And if suburbs have recently reigned supreme, why the shift?

Post-Pandemic Return-To-Office Mandates Are Driving Homeowners Back To Cities 

The new normal of waking up and commuting the grand distance from our bed to our home office hasn’t lasted for all.

Many corporations, including Google, Goldman SachsJPMorgan, and more, are turning the tides on remote working and demanding in-office presence, which has caused complications for many who may have moved, completely relocated, or were even hired remotely far from headquarters.

To avoid enormously long commutes to city centers or to simply keep their jobs, American homeowners are now faced with a tough reality.

And according to a recent Redfin survey, 1 in 10 sellers will be putting up that For Sale sign and moving due to these office mandates.


While a transition back to city living may sound thrilling to some, not everyone’s circumstances lead to moving on up.

Redfin quoted real estate agent Shauna Pendleton, who noted her clients were forced to give up their new home in Boise, ID, in order to make the move to Seattle, WA, for their careers.

“My sellers both work at the same company, which told them they have to be in the office three days a week or they’ll lose their jobs. They have six months to make the move.”

The worst part? The loss of equity in their current house.

“They’ll probably have to take a $100,000 loss on their home.”

And even with 64% of U.S. workers in support of a remote working schedule, many don’t have the luxury of choice. 


So, while we’ll continue to see upticks of office employees making their way back to headquarters, it is important to note that in-office requirements are not the only trend that’s driving Americans back to the cities. 

Gen Z Preferences See Big Cities Rise In Popularity

Demanding an end to side parts and skinny jeans aren’t the only waves Gen Z is making. They’re bringing back cities, and they’re bringing them back in a big, big way.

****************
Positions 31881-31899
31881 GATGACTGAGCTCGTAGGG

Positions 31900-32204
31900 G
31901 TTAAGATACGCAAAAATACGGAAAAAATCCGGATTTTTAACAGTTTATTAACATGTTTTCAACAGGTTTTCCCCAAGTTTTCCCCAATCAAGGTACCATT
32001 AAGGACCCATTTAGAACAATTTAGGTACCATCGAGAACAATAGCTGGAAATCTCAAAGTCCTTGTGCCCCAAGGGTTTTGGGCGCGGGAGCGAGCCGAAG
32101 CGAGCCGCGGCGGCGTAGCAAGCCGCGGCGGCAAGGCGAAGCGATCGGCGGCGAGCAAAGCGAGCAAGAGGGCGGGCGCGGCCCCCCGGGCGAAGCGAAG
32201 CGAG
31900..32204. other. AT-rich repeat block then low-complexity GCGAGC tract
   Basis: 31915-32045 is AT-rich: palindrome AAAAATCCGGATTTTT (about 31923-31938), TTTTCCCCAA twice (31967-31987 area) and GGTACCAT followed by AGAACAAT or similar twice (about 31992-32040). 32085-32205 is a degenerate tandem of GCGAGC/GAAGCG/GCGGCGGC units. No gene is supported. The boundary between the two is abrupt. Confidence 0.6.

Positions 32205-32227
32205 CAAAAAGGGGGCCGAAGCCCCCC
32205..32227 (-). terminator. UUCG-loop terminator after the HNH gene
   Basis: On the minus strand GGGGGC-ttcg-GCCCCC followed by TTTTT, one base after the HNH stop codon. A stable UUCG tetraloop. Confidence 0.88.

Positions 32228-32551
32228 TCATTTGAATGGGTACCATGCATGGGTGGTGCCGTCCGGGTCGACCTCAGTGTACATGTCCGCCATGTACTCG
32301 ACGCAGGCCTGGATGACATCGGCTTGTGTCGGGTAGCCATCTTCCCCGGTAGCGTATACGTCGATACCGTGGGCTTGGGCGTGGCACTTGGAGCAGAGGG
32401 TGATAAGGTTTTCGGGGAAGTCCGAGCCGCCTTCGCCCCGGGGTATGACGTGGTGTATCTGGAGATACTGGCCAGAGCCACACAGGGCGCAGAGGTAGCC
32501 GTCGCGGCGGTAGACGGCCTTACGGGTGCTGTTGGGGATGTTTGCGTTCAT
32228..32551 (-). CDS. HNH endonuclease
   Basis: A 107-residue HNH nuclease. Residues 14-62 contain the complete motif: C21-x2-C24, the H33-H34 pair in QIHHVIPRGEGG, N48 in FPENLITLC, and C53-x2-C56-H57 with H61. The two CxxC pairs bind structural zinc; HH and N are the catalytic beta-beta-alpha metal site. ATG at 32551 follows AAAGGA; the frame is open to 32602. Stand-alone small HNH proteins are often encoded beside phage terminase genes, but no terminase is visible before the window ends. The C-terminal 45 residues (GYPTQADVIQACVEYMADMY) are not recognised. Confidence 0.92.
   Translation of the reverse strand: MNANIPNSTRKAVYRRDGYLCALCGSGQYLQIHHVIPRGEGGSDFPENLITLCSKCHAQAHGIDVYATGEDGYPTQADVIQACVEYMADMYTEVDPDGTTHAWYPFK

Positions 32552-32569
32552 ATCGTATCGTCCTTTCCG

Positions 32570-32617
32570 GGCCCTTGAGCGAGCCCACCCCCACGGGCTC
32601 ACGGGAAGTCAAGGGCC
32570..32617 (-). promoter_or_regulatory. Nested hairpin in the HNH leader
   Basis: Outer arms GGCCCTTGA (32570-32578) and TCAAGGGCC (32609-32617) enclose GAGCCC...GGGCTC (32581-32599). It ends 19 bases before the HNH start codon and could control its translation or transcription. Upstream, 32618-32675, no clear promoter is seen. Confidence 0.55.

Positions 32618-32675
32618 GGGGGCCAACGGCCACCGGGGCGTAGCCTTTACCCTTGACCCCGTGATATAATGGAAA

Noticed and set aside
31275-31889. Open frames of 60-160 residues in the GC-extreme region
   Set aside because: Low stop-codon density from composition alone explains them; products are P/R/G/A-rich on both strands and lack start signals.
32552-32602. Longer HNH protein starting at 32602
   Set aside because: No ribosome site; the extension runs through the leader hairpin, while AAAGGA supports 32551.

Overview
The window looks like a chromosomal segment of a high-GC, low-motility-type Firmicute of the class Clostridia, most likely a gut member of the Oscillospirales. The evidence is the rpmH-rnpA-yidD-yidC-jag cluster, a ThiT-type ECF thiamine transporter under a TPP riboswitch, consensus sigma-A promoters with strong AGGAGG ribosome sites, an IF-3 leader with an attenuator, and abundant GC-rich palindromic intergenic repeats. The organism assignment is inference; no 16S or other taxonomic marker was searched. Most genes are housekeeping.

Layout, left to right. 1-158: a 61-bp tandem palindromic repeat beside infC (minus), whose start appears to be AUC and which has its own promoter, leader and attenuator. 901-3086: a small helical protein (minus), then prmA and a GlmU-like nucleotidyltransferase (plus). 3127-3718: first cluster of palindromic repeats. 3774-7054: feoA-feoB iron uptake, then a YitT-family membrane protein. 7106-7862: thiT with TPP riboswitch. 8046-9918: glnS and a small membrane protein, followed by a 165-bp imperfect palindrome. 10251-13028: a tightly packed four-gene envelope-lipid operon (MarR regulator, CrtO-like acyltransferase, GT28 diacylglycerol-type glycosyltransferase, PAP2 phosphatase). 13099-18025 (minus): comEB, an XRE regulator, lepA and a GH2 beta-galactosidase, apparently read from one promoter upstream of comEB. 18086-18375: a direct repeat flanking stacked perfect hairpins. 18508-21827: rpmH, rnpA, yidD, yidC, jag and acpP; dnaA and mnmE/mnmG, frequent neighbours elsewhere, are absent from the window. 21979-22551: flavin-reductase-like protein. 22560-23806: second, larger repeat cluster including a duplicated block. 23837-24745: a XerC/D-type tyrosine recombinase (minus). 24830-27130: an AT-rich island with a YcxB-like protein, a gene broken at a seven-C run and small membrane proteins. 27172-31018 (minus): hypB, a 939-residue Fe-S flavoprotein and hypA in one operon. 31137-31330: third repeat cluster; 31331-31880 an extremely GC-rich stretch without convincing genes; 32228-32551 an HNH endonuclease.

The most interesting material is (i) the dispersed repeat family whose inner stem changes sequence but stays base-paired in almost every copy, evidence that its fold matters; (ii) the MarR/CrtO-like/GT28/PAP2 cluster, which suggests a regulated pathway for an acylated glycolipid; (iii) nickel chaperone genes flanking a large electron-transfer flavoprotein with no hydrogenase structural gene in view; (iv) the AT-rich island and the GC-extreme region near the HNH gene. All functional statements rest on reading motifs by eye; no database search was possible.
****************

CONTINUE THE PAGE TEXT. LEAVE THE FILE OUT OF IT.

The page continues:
For those sitting squarely within Gen Z who are 18-24 years old, this pivotal time in their lives proves a fruitful opportunity to relocate, whether for higher education, new careers, or a new adventure


In 2023, Gen Z-ers flocked to college cities, such as Ann Arbor, Michigan, and Provo, Utah, where they make up nearly 36% and over 42% of the city populations, respectively. Boulder, Colorado, and College Station, Texas, also made the list, with Boulder boasting the highest rate of Gen Z-ers relocating into the city from the suburbs.

But this mass movement isn’t restricted to hometowns of college football and university communities.

The biggest cities across the U.S. – New York City, LA, Chicago, Houston, and Philadelphia – were all recipients of Gen Z movement. And while these younger residents set up homes within city centers, alternate generations were abandoning downtowns (with over 96,000 millennials leaving New York City and over 15,000 departing Chicago).

Meanwhile, over 3,000 Gen Zers are now calling the City That Never Sleeps their new home while also rushing to settle in other East Coast locations, like Washington, D.C., Columbia, South Carolina, and Boston, Massachusetts.

Are All Millennials Escaping To The Burbs? Hardly.

Don’t let the above stats fool you.

While plenty of millennials are growing up, settling down, and looking to expand their families in larger properties, not all are leaving the downtowns they know and love.

With reasons for their city move ranging from job growth and income to proximity to necessities such as restaurants and coffee shops, millennials know what they like. And for many? That lies within the vibrant downtowns of America’s cities.